I’m liveblogging the Pune OpenCoffee Club meeting on usability. About 30 people in the room now. These are quick-n-dirty notes, not really well structured. Hopefully in a couple of days, more coherent reports will emerge from me or other bloggers. For background on some of the speakers, see the meeting announcement page on punetech.
Jhumkee: This field started around World War-II. Aircraft accidents. Instead of saying that pilots are idiots, the engineers decided to change the design so that mistakes don’t happen. Instead of engineers designing a system by themselves, involve the users in the process. Don’t just think about what they want. Instead, ask them. Or watch them using the product.
Military, aerospace, and other fields really embraced this field. In India, this is a fairly new field. Especially in IT.
But it is common sense.
Shashank: In the era of electronics and IT, it is very easy to put in new features. This is a problem. In general, in most product companies, engineers first create a product, and then go around looking for users who are interested in that product.
But adding features, normally results in reducing usability. So, especially for small startups, there is a choice to make – add features or add usability?
Harrshada: How did you start your startup? Did you find a need and try to fill it, or did you have a cool technology/algorithm that you wanted to implement? Usability says that you should always have a target audience in mind, and work towards solving their problems. Your technology is not the important part. Constantly be in touch with users and keep observing them.
It’s rather trivial to say that we should keep users in mind when designing the product. But, how to actually go about this?
Jhumkee: You must get a real user, and then there are a number of techniques that are used to get information out of the user. First of all: You are not a user. Many designers of systems are under the impression that they are a user. Because, they are actually using their own product. In fact, Steve Yegge argues passionately that you should only build products that you yourself want. But, the problem is that as you are designing the system you become an expert. You know everything about the system. You are not a regular user. Hence, you must spend time with real users.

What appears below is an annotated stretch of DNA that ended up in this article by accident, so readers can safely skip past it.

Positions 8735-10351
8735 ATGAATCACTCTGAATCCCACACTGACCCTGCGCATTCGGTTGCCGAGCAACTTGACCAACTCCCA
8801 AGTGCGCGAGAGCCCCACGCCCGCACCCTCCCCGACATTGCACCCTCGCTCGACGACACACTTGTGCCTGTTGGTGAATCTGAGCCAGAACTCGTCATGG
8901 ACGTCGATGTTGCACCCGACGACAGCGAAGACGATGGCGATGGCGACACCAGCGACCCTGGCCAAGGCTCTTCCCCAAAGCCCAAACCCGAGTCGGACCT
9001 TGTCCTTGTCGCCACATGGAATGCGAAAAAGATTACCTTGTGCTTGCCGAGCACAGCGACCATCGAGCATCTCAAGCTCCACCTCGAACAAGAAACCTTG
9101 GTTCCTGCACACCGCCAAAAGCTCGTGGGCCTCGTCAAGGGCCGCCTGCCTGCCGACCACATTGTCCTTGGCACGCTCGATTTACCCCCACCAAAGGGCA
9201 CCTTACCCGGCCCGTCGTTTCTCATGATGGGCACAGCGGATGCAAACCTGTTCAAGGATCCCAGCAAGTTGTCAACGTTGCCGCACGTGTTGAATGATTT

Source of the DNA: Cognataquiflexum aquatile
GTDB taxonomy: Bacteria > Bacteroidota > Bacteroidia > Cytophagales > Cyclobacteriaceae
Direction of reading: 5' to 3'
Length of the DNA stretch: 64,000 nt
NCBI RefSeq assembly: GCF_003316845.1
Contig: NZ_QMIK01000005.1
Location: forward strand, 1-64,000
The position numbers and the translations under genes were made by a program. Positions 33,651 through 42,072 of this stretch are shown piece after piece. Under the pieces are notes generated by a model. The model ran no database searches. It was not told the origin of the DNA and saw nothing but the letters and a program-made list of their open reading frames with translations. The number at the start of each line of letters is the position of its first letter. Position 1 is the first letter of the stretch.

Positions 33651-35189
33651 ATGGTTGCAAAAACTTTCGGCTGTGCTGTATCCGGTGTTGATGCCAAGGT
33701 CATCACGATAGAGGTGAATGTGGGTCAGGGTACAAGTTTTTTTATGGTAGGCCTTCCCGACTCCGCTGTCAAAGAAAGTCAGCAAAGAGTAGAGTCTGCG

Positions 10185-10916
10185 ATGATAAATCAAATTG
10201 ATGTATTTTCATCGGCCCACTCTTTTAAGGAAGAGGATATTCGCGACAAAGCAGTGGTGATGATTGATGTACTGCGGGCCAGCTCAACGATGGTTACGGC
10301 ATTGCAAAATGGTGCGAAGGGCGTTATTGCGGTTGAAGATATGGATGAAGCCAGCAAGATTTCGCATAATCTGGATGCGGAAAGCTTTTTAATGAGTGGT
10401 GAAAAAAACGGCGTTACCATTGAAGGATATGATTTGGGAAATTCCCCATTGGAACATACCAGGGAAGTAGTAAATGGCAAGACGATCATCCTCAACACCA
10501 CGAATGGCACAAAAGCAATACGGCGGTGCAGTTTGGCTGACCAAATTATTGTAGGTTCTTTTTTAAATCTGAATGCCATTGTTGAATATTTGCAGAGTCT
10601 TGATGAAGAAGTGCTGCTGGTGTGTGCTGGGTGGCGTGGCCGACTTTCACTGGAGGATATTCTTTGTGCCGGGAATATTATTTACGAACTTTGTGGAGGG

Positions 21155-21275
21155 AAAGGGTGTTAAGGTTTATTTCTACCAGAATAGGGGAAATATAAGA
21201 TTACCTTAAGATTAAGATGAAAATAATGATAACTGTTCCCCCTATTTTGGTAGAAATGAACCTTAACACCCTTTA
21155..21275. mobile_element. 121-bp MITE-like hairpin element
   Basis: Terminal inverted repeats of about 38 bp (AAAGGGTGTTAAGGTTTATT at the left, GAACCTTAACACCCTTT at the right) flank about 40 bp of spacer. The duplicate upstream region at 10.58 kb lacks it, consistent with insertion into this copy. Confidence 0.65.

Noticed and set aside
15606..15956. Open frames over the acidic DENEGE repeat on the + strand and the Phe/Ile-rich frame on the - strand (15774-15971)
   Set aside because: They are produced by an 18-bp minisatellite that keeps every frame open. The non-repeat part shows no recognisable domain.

Shashank: There is a science behind this. There are a bunch of techniques for doing this. Some of them are obvious, and some hidden means by which you can get usability information out of users. You need to think through this process. But it doesn’t have to be anything very fancy. Interview your users. Ask open ended questions about what they were trying to achieve, what they felt, what made them happy, and what frustrated them. Use this to determine some broad areas of concern, and then start digging deeper.
Jhumkee: There is no silver-bullet here. Some of this comes from experience. A lot of this differs based on the But there are some broad guidelines. It must be an iterative process. Make changes. Test with real users. Repeat.
There are a lot of guidelines on individual things (e.g. font sizes, navigation architecture, accessibility factors) etc. But you can’t simply apply them without a deeper understanding. Because usability is a holistic thing. Even if the parts are all OK, the whole system might still not be very usable.
RouteGuru: Usability is a huge issue for us. How to present information about an entire route in SMS form, and how to do this in a way that the route gets built up in their head. Another big hassle is the 80-20 problem. The last mile is significantly more complicated than the rest of the directions. Also, some users are only interested in the last mile, as they know how to get to the general vicinity. Others want all the directions. We are still grappling with this issue.
Somebody I don’t know: For usability, keep only one action per page. One page should be for one purpose only (except for the home page). If there is a form, there should be only one button. Use a tool from google that is used to serve two layouts of the same page to different users and then study their behavior. Use this information to decide what works and what doesn’t.
Shashank: This last technique is a very quantitative mechanism. Analytics, heat-maps, etc. give you a lot of data. You don’t always know how to use this data. The world is moving towards qualitative analysis.
Manas: Users don’t always know what they want. So how do you handle this?
Jhumkee: What you do is task-based analysis. Find out what the users want to do, and then figure out how long it takes them to do it, and whether they get frustrated doing it, and whether they are successful or not. This will give you good insights. So the real work is in figuring out what these tasks should be.
Unfortunately, I had to leave the meeting at this stage to get back to my kids. Hopefully I’ll be able to fill in the gaps with notes taken by someone else.